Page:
Jordan Peterson, author of 12 Rules for Life and protagonist in that infamous Cathy Newman Channel 4 interview, is doing a worldwide speaking tour.
The only problem, if you are based in Britain, is that the one event in London was booked up instantly. As I said to him, to satisfy the pent-up demand in the UK for his message, he would need 50 events all around the country and all would be sell-outs.
So I had to fly all the way to Detroit if I wanted to hear him speak some time this side of Christmas. (Detroit was also on my bucket list of destinations because I am interested in economic destruction, globalisation, ghettoisation and urban decay and Detroit is the best example of all these things – a salient warning of what could happen to London if present trends continue, although few are ready for that message yet).
Whilst there were more young men than women in the audience, I sat between two single women. One was (surprisingly) of Saudi Arabian origin. She had come for personal development, she said, to sort out the chaos in her life, starting with the mess in her apartment. All her university friends had warned her that she was coming to hear some ‘extreme Right-wing lunatic’ – such is the distortion of any rational message by the Left.
The other lady was a postgraduate student who said that all the students in her class said ‘I feel’ rather than ‘I think’. It is a subject for another post but I thought it was a pithy aphorism worth thinking about: Post fact students, post science students, only subjective feeling.
When Jordan entered the exquisite Art Deco Fillmore theatre the entire audience gave him a standing ovation for five minutes before he had even uttered a word. It was as if they had come to see their saviour, a messiah.
Jordan started to speak and continued to speak, without notes, without script, for three hours solidly to a rapt audience who hardly moved, hardly fidgeted, indeed were transfixed. No interval, no break, unbelievable intellectual and physical stamina and, at 55, he is not a young man. The talk weaved between history, biology, morality, biblical stories and personal development.
Each talk on his tour is different and this one was essentially about good and evil. What makes a person believe in an ideology and then kill? He invited us to think of Auschwitz or the Soviet Gulag. Most people think of the victims and then imagine themselves as victims but he asked us to think of ourselves as the perpetrators. He also invited us to stop reading history as the past but as autobiography.
Peterson talked in some detail about the concentration camps – that these were of course not rational, they were something much darker, the real darkness in the human soul of most of us. If they had been set up for the war effort, they would have kept the prisoners alive and extracted work from them as slaves to win the war. Instead, guards made prisoners carry 50kg sacks of wet salt across a yard and then straight back again, for torturous fun. The people were worked pointlessly to death. The camp sign at Auschwitz read ‘Work will set you free’ but it was a joke, a parody of work, a part of the torture. As Solzhenitsyn said, even in laying bricks, one can try to do it well. There is a universal necessity to work, to find meaning in life, but the guards turned it upside down.
And I thought with sadness that Peterson was not talking to the thousands of black people outside in the streets of Detroit, who had, mostly, by loss of work and bad life choices, completely lost meaning in their lives while their streets and their city had turned into chaos and a living hell as you can see here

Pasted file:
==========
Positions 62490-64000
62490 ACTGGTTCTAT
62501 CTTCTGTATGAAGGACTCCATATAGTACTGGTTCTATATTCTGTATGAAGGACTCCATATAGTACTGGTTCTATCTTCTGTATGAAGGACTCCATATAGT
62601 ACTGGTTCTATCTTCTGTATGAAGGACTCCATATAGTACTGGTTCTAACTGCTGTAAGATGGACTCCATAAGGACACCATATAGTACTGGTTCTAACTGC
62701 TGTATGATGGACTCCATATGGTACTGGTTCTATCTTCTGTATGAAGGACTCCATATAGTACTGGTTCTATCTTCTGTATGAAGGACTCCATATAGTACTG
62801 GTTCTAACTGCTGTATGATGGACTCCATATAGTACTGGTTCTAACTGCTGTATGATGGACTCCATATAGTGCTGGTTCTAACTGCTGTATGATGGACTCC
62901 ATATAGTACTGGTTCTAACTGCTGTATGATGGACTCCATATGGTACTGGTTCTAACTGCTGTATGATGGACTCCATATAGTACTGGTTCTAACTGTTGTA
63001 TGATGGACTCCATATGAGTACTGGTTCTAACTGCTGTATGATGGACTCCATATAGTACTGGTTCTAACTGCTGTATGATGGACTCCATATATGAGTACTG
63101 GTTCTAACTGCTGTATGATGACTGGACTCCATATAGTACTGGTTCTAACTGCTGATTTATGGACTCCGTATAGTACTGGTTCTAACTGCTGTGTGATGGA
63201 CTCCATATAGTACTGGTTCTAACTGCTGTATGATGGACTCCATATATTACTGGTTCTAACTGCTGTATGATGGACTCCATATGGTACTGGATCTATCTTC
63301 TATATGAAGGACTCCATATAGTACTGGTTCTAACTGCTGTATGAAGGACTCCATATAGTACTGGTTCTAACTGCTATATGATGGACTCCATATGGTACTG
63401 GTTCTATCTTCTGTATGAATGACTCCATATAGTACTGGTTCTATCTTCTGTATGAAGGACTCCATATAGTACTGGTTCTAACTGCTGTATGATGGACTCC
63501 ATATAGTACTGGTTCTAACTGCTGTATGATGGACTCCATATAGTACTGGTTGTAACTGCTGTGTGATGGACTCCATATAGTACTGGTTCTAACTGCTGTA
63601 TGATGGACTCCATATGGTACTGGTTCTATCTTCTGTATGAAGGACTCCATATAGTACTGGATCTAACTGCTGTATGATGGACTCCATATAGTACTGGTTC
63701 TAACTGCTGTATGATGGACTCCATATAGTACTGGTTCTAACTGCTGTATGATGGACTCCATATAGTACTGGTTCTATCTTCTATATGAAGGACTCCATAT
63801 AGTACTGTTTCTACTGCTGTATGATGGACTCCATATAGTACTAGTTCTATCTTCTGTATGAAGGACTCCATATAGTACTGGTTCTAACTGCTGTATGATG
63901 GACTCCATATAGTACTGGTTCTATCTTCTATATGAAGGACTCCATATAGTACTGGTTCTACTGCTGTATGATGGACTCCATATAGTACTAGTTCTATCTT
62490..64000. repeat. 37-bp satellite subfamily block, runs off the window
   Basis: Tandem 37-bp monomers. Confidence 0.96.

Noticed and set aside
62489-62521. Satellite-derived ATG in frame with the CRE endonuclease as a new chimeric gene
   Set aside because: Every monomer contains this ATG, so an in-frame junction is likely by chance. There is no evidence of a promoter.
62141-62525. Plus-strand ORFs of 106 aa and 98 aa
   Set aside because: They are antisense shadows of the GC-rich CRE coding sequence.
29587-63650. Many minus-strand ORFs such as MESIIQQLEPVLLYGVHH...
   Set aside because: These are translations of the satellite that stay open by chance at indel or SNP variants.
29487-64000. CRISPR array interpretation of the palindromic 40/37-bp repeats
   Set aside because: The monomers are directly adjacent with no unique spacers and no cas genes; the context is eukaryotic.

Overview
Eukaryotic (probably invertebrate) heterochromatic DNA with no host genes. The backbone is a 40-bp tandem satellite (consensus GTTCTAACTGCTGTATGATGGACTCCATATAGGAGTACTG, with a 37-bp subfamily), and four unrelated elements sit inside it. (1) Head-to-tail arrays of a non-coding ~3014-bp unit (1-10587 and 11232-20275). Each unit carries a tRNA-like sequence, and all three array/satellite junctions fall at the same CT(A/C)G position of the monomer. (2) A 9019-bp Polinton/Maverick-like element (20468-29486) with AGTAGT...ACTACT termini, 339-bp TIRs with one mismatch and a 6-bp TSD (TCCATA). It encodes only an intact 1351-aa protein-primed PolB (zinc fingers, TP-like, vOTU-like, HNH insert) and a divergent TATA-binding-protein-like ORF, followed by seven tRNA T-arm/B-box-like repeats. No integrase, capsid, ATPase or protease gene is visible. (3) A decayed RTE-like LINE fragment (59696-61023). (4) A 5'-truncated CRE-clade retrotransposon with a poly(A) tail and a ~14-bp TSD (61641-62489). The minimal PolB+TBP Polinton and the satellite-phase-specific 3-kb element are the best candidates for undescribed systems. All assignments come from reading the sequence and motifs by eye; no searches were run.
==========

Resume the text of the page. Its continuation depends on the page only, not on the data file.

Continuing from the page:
while Mark Steyn talks about it here.
Detroit is 83 per cent black but I saw only one black man in the audience of a thousand.
There was a black, dreadlocked usher aged 25 or 30 near me who was turning around to look at Jordan in rapt attention. Afterwards I asked him if he had heard of Jordan Peterson before and he said no. I asked him if he had enjoyed it and he said it was fascinating and thanked me for asking.
Jordan went through shootings at Sandy Hook and elsewhere and into the minds of killers who want to inflict as much torture as possible – why they want to kill innocents and children. And on to Cain and Abel, revenge and hate.
But in particular, he made the point loud and clear that to succeed as a person we need to set our own lives in order, we need to obtain victory over our own chaos and malevolence. That we need to be a force for good in our own lives, our own families, our own communities and our own countries – that being a victim and blaming others for our errors will get neither ourselves nor our societies anywhere.
And finally he talked about how important men were in families and for children and that far from being patriarchal oppression, it was rich women in the West who got married and stayed married – that the rich would never voluntarily oppress themselves.
He made a number of references to Christianity and Buddhism but none to Islam. The only oblique reference to it was that all good societies had rejected polygamy and that societies which practised it were inherently unstable, not only from the woman’s point of view but because by definition, so many men, ended up without a partner for life.
I only wish he could go have gone outside and talked to some of the people I have met while taking the public bus in Detroit (always as the only white person). It is not money that much of America lacks, but it suffers a paucity of the human spirit: Nepal which is ten times poorer still has a richness of spirit, as do many very poor countries. Unfortunately the liberal Left’s solutions can never help these people. Many black cities have descended into pure hell.
I was fortunate to speak one-on-one with Jordan for a couple of minutes, by the way, and he confirmed that he is a follower of TCW! So if you’re reading this, Jordan, thanks for a wonderful evening.